Wednesday, February 2, 2011

Summit County Prosecutor Drops Grand Theft Charges Against Kelley Williams-Bolar

The other night I had a really good discussion with the brothers on Twitter about the situation involving the conviction of Kelley Williams-Bolar. The discussion was sparked by a somewhat controversially, not-so-popular op-ed, written by my man Jay Anderson aka AverageBro (read it here).

At the end of the discussion we all pretty much agreed, that though Kelley may have committed a "crime", her punishment was in fact egregious; and dare I add, just a tad bit racist considering the felony charges attached.
Blacks are less than half as likely to receive consideration by employers relative to their white counterparts, and black non-offenders fall behind even whites with prior felony convictions. The powerful effects of race thus continue to direct employment decisions in ways that contribute to persisting racial inequality. In light of these findings, current public opinion seems largely misinformed: According to a recent survey of residents in Los Angeles, Boston, Detroit, and Atlanta, researchers found that just over a quarter of whites believe there to be "a lot" of discrimination against blacks, compared to nearly two-thirds of black respondents (Kluegel & Bobo 2001). Over the past decade, affirmative action has come under attack across the country based on the argument that direct racial discrimination is no longer a major barrier to opportunity. According to this study, however, employers, at least in Milwaukee, continue to use race as a major factor in their hiring decisions. When we combine the effects of race and criminal record, the problem grows more intense. Not only are blacks much more likely to be incarcerated than whites; based on the findings presented here, they may also be more strongly affected by the impact of a criminal record. Previous estimates of the aggregate consequences of incarceration may therefore underestimate the impact on racial disparities. (Source: Devah Pager - Northwest University)
I mean, LeBron James grew up, and is from Akron, Ohio just like Kelley and her kids. That said, could you see whatever school district or county prosecutor doing what they did to Kelley to LeBron's mom had she done the same thing?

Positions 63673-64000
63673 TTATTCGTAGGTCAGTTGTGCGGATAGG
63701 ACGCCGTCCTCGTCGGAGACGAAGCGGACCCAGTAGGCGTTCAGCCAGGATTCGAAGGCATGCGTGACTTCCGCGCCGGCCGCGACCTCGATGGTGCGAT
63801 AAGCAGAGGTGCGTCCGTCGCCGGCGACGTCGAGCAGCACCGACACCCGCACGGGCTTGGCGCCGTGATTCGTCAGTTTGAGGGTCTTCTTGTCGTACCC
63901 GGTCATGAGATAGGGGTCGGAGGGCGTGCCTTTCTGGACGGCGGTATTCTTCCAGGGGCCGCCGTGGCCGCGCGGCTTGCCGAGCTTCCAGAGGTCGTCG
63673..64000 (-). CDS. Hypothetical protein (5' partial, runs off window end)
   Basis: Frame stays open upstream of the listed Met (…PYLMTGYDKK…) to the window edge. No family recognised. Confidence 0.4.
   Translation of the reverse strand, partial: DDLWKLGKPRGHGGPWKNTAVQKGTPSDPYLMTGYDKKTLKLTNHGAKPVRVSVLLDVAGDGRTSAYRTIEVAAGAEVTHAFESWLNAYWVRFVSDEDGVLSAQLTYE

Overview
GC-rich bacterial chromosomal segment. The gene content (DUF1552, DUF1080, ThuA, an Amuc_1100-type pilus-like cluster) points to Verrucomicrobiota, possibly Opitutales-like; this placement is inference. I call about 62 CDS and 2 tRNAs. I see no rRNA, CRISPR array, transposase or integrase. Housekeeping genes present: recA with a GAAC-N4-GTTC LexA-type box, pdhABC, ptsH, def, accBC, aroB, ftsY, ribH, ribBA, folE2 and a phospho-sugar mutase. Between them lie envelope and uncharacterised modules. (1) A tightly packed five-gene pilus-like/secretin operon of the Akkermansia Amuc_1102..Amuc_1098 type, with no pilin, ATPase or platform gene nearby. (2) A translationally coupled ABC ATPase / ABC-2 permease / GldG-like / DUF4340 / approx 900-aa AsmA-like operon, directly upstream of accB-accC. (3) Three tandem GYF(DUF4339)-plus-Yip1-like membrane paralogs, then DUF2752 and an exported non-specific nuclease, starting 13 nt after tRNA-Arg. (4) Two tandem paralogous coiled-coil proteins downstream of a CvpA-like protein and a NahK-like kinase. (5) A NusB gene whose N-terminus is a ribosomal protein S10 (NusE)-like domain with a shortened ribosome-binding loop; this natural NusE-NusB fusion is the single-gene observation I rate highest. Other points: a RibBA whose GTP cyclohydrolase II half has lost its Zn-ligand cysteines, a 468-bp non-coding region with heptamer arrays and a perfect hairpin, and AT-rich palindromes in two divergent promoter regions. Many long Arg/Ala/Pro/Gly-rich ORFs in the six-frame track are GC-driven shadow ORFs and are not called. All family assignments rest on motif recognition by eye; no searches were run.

Of course not. LeBron James, though having grown up in impoverished circumstances is privileged, unlike Kelley's two daughters who aren't able to dunk a basketball. Surely, were they able to, this wouldn't happen, right?

I mean, everybody knows the two ways out of the hood for black youth are by selling crack rocks or having a wicked jumpshot like the Notorious B.I.G. said; too bad Kelley didn't get the memo, or subscribed to such ghetto truths.

Speaking of memos. It appears that somebody in Summit County, Ohio has been listening to the many voices who chose to take up this unreasonably and unfortunate issue that Kelley Williams-Bolar had to face as a call for action:
Grand theft charges have been dismissed in the Copley-Fairlawn school residency case against Kelley Williams-Bolar and her father, Edward Williams.

Summit County prosecutors moved to dismiss the charges during a brief appearance in court Monday morning, and Common Pleas Judge Patricia A. Cosgrove granted the request.

Neither defendant was present for the hearing.

The grand theft charge was filed against Williams-Bolar in November 2009 over allegations of deception to obtain educational services for her two daughters while they were enrolled in the Copley-Fairlawn school district from August 2006 through June 2008.

Copley-Fairlawn officials have testified that the educational services were worth about $30,500 in tuition over the two school years. Those fees were never paid, they said.

[...] After a trial last month, however, a jury failed to reach unanimous verdicts on the theft charges. Cosgrove declared a mistrial for both defendants.

Williams-Bolar, 40, was convicted of two felony counts of tampering with records in connection with the enrollment of her two girls in Copley-Fairlawn schools.

The major issue in the tampering charges, according to trial testimony, involved numerous instances of signed or sworn school registration forms, applications for reduced-price or free school lunches and other official documents Williams-Bolar filled out.

While her girls were registered as living at an address with her father on Black Pond Drive within the school district, prosecution evidence showed they were living about a mile and a half away, in Akron, with Williams-Bolar.


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